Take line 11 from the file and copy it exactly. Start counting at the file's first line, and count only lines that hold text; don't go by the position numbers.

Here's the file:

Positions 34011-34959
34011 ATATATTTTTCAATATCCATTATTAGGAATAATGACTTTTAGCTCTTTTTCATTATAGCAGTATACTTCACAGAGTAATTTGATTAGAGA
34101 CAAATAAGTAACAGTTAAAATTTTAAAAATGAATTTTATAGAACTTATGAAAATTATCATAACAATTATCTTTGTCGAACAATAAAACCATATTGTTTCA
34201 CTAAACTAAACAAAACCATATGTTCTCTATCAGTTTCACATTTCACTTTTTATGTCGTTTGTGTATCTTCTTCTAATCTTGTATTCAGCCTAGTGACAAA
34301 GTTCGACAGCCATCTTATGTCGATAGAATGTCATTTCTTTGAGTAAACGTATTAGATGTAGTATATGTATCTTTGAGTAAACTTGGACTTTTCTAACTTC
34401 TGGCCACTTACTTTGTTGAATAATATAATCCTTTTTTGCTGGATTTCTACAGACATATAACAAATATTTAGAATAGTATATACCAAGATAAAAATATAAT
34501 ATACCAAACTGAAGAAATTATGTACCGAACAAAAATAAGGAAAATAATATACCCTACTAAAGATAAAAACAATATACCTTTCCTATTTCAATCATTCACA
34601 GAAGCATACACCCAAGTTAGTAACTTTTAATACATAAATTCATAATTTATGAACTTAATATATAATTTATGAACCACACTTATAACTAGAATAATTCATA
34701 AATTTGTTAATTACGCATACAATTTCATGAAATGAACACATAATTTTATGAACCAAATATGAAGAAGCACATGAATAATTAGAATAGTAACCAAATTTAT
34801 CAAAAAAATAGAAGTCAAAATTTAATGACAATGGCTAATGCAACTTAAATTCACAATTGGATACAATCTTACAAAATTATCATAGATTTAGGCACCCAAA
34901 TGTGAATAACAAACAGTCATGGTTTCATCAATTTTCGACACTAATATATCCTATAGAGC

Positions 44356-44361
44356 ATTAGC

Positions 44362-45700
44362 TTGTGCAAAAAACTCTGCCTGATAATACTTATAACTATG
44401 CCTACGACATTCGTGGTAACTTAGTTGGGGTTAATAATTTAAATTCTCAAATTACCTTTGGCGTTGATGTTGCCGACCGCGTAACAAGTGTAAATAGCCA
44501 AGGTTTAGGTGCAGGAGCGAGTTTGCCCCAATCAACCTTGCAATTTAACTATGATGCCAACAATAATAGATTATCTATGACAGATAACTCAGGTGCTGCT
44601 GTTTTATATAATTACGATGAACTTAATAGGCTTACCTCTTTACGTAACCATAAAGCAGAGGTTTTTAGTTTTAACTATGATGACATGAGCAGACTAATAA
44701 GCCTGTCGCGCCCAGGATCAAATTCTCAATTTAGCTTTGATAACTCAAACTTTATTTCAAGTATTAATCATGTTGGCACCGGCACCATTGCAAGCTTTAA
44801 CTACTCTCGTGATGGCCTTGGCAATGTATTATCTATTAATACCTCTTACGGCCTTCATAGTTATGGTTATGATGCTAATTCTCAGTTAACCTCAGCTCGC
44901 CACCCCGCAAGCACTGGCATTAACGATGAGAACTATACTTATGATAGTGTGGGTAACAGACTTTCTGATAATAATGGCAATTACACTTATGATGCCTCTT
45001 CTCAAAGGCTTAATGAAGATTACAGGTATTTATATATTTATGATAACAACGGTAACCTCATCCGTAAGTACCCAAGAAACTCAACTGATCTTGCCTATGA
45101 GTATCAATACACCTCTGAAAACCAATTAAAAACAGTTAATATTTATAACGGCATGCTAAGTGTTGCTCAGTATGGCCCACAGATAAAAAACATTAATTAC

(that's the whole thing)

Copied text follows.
34901 TGTGAATAACAAACAGTCATGGTTTCATCAATTTTCGACACTAATATATCCTATAGAGC